A big story lately in the astronomy community has been the passage by the Earth of Comet 46P/Wirtanen. The comet was discovered in 1948 by the American astronomer Carl A. Wirtanen of Lick Observatory. It has a period of orbit around the Sun of 5.4 yrs. What makes it so noteworthy now is how close it has come to the Earth, about 30.1 times father than our Moon. This image shows the comet’s orbit as an elongated light grey ellipse. The orbit is tilted slightly with respect to the plane of the inner planet orbits. Earth’s orbit is the 3rd one out from the Sun in light blue.
The orbits of Earth and Wirtanen brought them close together during the middle of December 2018. Because of the timing of the orbits of each, they will not have another close encounter for another 20 yrs. I used the JPL Small-Body Database Browser to view an animation of the orbits. This video screen grab shows Wirtanen between 1 Sep 2018 and ending 1 Feb 2019.
Amateur and professional astronomers took advantage of this close encounter opportunity to gather data and capture many images. The Virtual Telescope Project directed by Gian Masi provided an online viewing opportunity from their observatory in Italy. Over the course of 70 min on 18 Dec 2018, their system tracked 46P as it moved across the field of stars. The actual movement of the comet is compressed into 25 seconds.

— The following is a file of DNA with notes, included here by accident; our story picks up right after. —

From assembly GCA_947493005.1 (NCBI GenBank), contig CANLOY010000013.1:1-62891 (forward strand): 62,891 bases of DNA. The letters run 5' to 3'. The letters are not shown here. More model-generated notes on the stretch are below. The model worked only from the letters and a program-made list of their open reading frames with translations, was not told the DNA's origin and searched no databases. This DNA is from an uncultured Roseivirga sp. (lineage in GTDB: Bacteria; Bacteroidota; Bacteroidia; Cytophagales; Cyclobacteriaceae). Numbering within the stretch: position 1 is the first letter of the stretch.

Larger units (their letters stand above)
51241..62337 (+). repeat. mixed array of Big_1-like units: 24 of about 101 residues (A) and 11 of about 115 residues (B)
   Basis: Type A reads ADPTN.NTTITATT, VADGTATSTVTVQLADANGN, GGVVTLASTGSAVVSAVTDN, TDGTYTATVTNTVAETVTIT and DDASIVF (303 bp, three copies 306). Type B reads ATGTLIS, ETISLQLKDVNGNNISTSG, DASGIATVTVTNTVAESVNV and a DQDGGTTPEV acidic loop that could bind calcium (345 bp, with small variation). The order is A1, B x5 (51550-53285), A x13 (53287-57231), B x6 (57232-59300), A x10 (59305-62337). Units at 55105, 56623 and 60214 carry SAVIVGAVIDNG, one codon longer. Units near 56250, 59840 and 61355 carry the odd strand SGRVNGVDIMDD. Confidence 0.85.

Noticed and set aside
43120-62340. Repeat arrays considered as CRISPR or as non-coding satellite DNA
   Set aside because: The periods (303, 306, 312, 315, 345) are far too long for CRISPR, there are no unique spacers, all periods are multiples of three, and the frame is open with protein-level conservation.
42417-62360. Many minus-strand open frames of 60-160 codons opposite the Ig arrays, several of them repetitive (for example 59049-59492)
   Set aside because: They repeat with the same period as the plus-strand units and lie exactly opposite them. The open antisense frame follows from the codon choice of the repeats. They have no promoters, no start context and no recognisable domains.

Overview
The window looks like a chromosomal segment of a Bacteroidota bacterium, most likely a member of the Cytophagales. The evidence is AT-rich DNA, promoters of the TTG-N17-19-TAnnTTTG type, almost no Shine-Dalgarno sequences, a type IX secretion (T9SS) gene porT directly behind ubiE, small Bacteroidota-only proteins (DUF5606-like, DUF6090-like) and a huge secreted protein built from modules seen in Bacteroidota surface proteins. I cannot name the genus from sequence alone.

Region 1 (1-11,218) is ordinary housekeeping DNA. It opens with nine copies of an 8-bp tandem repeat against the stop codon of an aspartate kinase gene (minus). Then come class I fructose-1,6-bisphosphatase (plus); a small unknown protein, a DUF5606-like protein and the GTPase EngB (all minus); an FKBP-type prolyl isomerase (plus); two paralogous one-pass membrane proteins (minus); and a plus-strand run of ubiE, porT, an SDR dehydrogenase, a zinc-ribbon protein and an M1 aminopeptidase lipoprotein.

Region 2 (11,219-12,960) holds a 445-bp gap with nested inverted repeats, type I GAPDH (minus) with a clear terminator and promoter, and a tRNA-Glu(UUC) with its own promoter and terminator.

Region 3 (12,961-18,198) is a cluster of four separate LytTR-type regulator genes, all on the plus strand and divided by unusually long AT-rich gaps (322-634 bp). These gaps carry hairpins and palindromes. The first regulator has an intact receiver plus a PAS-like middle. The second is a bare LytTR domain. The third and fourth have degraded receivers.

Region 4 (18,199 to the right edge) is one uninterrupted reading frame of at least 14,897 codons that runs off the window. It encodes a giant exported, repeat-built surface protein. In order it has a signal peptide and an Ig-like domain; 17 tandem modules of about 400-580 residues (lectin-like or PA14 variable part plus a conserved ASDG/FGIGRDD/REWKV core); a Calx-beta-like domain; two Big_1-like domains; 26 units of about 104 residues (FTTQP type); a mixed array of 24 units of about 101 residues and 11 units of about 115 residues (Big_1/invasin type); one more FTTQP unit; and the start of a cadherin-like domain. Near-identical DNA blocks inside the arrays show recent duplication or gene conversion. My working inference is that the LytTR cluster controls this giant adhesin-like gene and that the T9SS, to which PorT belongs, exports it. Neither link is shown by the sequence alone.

Dr. Brian May, astrophysicist and former lead guitar player for the rock group Queen, posted this on Instagram on 18 Dec 2018. Two images of comet 46P were taken by Jamie Cooper 70 minutes apart. May arranged them side-by-side so the viewer can see the comet in 3-D.
Viewing can be done in either of two ways. The first image below requires the parallel viewing method. Stare straight ahead through the images as though you are looking at a distant object through a window. Let the images merge into a third one in the center. It should appear three dimensional with the comet in front of the star field.
If parallel viewing doesn’t work for you, use this next image viewed cross-eyed. I reversed the images used above. Let the images merge into one in the center for the 3-D effect.